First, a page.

Rocky, the two-year-old female who will most likely be my next service dog, had a big week. She not only met me, Ripley, and my wife Sabrina – she also met, we’re pretty sure, her very first cat.
Rocky is, by our best guess, a Belgian Shepherd Malinois mix. We went to see her on Tuesday for the first time – we being Ripley, me and Sabrina. I knew that Ripley would be fine. As long as the other dog is not aggressive in any way, we never have any issues. Ripley gets along with everybody. She did a little meet and greet, and then that was it. No big deal. Rocky was very friendly with me, approaching repeatedly, and generous with gentle kisses. It was nice to have kisses. She has a soft mouth, and a fairly submissive demeanor. I got no hit that she would try to be the alpha in the household, which is good.
We decided to come back the next day with Malaki, our pit cross, since he can be somewhat nervous with new additions to the family. We also had no idea if Rocky had ever encountered a cat, and because we have four cats at home of our own, plus a roomful of kittens who Sabrina is fostering for a local rescue program, we wanted to ensure that any potential service dog didn’t have major cat issues.
So, on Wednesday we loaded up our truck again, this time with Ripley, Malaki, and Dozer. Dozer is our most mellow cat. Part Siamese, he’s the kind of guy you can toss in the air and catch on the way down, a cat you can literally flip over on his back on the bed to rub his belly, and he purrs all the way through it. We figured if anybody could handle the situation, it would be Dozer.
Malaki tested first. We kept him on a leash, with Rocky and Ripley loose in the room, along with about five people. Malaki was alert but OK – until Rocky came up and licked his nose. Then Malaki growled and snapped. Rocky immediately backed up, then kept her distance. As Jared Latham, head trainer at American Service Dogs said, “Well, now we know what Malaki doesn’t like. That’s the only way dogs have to communicate. It may not be the best way, always, but it’s the only way they have.” We let the dogs be in each other’s presence a while longer, and it was clear from that point that it was going to be a workable situation. Malaki established a boundary, Rocky respected it, and that was that.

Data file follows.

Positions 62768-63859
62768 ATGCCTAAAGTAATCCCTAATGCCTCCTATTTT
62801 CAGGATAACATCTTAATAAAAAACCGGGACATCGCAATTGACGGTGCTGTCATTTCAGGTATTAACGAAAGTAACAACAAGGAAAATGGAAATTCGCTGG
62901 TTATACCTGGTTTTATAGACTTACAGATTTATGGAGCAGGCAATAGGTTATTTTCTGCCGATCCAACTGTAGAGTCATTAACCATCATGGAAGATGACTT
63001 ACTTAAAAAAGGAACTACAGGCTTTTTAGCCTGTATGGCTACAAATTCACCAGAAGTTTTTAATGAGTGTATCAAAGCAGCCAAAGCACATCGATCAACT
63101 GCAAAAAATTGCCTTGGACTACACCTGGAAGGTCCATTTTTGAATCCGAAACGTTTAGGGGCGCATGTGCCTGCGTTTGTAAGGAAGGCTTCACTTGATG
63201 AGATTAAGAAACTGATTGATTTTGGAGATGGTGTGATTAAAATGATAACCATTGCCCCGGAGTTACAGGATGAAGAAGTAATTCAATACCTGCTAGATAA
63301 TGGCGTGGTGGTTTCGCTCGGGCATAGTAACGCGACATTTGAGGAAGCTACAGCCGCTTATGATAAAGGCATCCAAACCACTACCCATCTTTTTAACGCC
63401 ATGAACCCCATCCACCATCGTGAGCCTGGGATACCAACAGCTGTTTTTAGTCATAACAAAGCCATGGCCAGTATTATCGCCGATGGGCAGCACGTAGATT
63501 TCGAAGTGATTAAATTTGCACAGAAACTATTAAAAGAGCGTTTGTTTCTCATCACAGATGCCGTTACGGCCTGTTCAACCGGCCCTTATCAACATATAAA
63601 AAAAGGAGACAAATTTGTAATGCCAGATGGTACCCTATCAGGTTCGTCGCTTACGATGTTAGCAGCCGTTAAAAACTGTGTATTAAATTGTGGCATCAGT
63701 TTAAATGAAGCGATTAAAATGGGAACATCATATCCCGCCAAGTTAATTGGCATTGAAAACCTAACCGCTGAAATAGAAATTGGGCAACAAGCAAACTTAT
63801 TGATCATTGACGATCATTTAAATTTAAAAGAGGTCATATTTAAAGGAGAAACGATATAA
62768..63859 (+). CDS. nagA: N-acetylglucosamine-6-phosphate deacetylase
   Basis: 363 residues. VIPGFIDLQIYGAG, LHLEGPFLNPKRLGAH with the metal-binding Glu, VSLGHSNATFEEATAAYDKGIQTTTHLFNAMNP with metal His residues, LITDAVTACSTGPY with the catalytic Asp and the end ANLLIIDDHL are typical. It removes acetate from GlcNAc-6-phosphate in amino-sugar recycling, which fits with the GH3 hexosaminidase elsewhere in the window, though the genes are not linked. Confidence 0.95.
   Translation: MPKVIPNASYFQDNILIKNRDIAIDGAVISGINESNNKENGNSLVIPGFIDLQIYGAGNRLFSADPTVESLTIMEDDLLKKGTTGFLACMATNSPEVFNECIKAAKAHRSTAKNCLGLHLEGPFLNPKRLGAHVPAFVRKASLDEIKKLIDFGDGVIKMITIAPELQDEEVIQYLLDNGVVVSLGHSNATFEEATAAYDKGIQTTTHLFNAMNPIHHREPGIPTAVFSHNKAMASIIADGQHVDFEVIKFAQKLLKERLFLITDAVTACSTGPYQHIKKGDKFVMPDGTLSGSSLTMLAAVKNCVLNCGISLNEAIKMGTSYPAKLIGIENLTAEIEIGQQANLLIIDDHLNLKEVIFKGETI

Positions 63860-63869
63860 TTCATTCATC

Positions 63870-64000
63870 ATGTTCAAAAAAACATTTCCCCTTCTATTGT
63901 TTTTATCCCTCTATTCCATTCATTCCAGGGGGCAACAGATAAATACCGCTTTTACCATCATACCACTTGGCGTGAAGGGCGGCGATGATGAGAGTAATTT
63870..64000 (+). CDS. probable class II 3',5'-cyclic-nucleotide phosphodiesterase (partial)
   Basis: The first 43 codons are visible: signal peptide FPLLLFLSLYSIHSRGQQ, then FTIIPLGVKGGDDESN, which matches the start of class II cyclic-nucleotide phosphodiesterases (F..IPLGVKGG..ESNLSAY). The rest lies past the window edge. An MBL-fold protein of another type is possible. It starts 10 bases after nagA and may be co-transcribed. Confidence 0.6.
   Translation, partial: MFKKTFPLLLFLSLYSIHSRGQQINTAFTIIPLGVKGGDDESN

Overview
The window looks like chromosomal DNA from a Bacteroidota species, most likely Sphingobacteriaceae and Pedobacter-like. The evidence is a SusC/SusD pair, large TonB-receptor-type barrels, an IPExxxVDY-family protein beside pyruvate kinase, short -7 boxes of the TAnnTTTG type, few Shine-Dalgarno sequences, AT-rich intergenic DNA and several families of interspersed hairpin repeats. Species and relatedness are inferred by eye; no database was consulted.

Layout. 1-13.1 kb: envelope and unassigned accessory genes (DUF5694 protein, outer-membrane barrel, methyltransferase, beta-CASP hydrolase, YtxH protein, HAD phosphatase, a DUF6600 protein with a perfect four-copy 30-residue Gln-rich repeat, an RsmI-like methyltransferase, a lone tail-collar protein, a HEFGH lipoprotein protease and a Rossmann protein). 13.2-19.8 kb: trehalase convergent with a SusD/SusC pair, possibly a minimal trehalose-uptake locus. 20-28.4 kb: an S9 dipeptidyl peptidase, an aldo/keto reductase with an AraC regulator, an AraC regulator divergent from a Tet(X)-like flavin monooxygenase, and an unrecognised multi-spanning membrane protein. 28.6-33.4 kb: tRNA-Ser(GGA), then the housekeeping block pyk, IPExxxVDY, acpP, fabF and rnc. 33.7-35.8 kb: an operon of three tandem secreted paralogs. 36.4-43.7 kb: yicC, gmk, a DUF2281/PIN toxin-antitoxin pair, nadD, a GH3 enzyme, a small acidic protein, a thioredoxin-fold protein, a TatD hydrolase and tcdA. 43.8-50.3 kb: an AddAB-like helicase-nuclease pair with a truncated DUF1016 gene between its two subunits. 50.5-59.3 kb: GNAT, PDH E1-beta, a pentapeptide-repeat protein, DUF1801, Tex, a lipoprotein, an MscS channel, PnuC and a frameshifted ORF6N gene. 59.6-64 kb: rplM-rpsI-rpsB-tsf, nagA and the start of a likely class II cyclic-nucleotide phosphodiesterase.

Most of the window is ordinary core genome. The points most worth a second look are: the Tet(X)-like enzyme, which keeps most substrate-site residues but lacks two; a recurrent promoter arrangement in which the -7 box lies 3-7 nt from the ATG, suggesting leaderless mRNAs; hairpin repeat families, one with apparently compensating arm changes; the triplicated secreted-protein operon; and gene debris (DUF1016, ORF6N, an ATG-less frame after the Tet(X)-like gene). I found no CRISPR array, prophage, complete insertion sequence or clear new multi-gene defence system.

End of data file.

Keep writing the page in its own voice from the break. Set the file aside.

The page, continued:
Now for that cat. Rocky hadn’t noticed Dozer at first. Jared brought her over to the crate that Dozer was in, on the floor. Whoa! Immediate interest! As you can see in the photographs, Rocky was intensely fascinated with the cat. She stretched out on the floor and just stared at him. Dozer couldn’t care less. He was completely unintimidated. He’s grown up around dogs, and has no fear. So they touched noses through the door, and had a good sniff. We opened the crate door – and Rocky tried to crawl inside with Dozer! It was hysterical. There was no maliciousness; she just wanted in there to see what the heck was going on. Jared pulled her back out, and we allowed space for Dozer to exit.
As we all watched, Dozer nonchalantly began to walk the perimeter of the room. Rocky did a GI Jane crouch-crawl, in pursuit. As Dozer made a little headway, Rocky sprang up and trotted after. She began to bounce up and down, complete play behavior, an invitation: “Come on! Let’s go!” Dozer ignored her, and kept walking around the room. He went to the opposite corner, and jumped on top of some wire kennels, and Rocky nearly died of excitement. This was fun! Then Dozer disappeared behind the couch. The dog ran all the way behind the couch, and found no cat. That was simply too much for Rocky. A game of hide-and-seek where the cat actually vanished? She became a bit obsessed, and had to be escorted from the room. Jared and Sabrina had to tip the couch over to find Dozer, who had gone inside – it was a sofa bed, it turned out, so had a “secret” compartment. Still, Dozer was completely unruffled, and walked calmly back to his crate.
We’re thinking we should have brought Bailey, who maybe would have taken a swat at Rocky, and given her more of a sense of real cat behavior. She’ll learn.